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24 hours of theatre with María Hervás in ‘The Second Woman’ | Culture

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There are shows, and then there are event-shows. Or experience-shows. Australian creators Nat Randall and Anna Breckon are the creators of The Second Womana theatrical proposal that includes several appetizing headlines. A production that lasts 24 hours. The same scene repeated 100 times. An actress and 100 men. Or rather: 100 people who identify themselves within the spectrum of masculinity. The actress María Hervás saw the production last year in London, starring Ruth Wilson at the Young Vic, and was captivated by it. She called Josep Domènech (from Bitò Produccions) with an idea in mind, and a happy coincidence meant that when they went to look for Francesc Casadesús (director of the Grec) he told them that he was also thinking about the project. Last weekend the Spanish version of the production premiered at the Teatre Lliure (Barcelona), which will be seen on October 19 at the Teatro Central in Seville and on November 9 at the Teatros del Canal, in Madrid (within the Autumn Festival).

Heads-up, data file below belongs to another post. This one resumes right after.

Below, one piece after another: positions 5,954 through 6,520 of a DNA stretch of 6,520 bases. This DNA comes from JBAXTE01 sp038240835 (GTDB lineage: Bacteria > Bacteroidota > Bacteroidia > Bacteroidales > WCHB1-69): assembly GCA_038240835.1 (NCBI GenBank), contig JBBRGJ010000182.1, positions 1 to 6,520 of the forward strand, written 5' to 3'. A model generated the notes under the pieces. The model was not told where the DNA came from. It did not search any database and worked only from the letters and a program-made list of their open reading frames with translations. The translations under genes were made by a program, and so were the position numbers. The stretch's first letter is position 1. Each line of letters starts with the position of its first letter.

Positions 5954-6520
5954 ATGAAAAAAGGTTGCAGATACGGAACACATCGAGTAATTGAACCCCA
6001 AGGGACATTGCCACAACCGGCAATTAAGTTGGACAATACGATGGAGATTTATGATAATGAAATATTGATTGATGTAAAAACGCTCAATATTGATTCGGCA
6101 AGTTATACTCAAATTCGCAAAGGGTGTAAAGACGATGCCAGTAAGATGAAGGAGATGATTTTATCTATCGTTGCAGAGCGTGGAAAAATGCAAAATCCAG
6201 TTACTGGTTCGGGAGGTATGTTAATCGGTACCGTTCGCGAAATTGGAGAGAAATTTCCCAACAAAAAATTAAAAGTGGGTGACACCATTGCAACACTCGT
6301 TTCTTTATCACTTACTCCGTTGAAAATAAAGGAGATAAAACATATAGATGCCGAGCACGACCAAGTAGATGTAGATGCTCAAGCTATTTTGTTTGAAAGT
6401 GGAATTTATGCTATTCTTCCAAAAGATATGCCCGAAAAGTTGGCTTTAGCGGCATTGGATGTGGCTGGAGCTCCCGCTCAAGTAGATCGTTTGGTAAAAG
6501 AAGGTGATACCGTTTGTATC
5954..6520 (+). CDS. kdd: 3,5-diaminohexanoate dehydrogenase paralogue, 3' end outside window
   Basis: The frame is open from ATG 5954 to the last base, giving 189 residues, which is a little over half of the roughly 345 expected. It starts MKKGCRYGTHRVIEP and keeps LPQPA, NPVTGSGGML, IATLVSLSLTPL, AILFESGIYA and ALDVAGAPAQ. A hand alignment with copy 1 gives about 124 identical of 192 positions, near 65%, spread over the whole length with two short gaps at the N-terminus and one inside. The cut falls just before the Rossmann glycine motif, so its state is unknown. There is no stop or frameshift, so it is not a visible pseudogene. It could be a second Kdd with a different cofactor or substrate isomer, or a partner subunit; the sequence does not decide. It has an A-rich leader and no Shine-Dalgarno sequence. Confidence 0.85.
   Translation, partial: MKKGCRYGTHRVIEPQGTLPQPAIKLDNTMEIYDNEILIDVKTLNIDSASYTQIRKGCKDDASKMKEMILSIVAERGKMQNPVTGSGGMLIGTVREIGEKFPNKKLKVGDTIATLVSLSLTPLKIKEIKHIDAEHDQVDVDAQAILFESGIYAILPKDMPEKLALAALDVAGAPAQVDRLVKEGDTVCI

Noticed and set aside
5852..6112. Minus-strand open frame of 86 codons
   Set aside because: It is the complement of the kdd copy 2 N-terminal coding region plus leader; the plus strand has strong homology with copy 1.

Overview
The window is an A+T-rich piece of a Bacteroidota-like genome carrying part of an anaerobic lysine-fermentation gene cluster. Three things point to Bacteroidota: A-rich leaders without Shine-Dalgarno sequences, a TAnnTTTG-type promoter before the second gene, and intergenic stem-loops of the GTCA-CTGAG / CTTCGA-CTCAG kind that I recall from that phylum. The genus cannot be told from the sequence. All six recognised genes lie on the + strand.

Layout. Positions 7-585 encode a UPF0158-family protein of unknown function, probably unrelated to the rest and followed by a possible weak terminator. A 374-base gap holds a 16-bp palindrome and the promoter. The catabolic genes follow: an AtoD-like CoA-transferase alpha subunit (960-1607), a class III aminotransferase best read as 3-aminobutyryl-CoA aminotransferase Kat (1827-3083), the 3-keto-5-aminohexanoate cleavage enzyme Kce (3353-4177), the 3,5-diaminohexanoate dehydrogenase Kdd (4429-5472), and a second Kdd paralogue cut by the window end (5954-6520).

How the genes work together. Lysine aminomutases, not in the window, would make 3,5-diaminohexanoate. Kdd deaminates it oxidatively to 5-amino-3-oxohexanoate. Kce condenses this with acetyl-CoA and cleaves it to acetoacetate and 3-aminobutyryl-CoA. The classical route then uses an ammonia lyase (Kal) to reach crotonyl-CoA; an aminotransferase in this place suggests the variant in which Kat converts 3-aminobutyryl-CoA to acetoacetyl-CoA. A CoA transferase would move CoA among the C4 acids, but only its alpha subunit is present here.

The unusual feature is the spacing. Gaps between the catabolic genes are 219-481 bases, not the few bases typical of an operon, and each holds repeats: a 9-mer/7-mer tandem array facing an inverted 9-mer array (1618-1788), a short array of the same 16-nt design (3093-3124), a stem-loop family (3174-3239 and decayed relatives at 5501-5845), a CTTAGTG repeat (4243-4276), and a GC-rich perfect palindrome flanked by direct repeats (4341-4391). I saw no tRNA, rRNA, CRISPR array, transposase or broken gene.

“What time did you arrive?”, “How long will you stay?”, “Will you see the twenty-four hours?” These and other questions floated in the air at the Lliure, in the interval between Saturday at six in the evening and Sunday at six in the evening. Randall and Breckon’s proposal is inspired by Opening night (John Cassavettes, 1977), the film starring Gena Rowlands that is a love letter to the mystery of theatre. The two Australians are interested in the frictions between representation and the gaze, and they play very cleverly with the seams that unite cinema and theatre. The set design of The Second Woman It is an elegant and impersonal cubicle, a little red room in a hotel room where the protagonist will receive her 100 companions and repeat, as if in a self-imposed sentence, the same scene 100 times in a row. With 15-minute breaks every two hours (for the performer and the audience), the experience is not designed to be seen in its entirety: after two or three hours the spectator already gets an idea of ​​the experiment. But be warned: it is a highly addictive show. On Saturday I saw the first eight hours and I did not find it at all boring or monotonous. On Sunday I saw the three finals and I was happy to applaud the stage and life prowess of María Hervás. My experience with The second woman lasted 11 hours.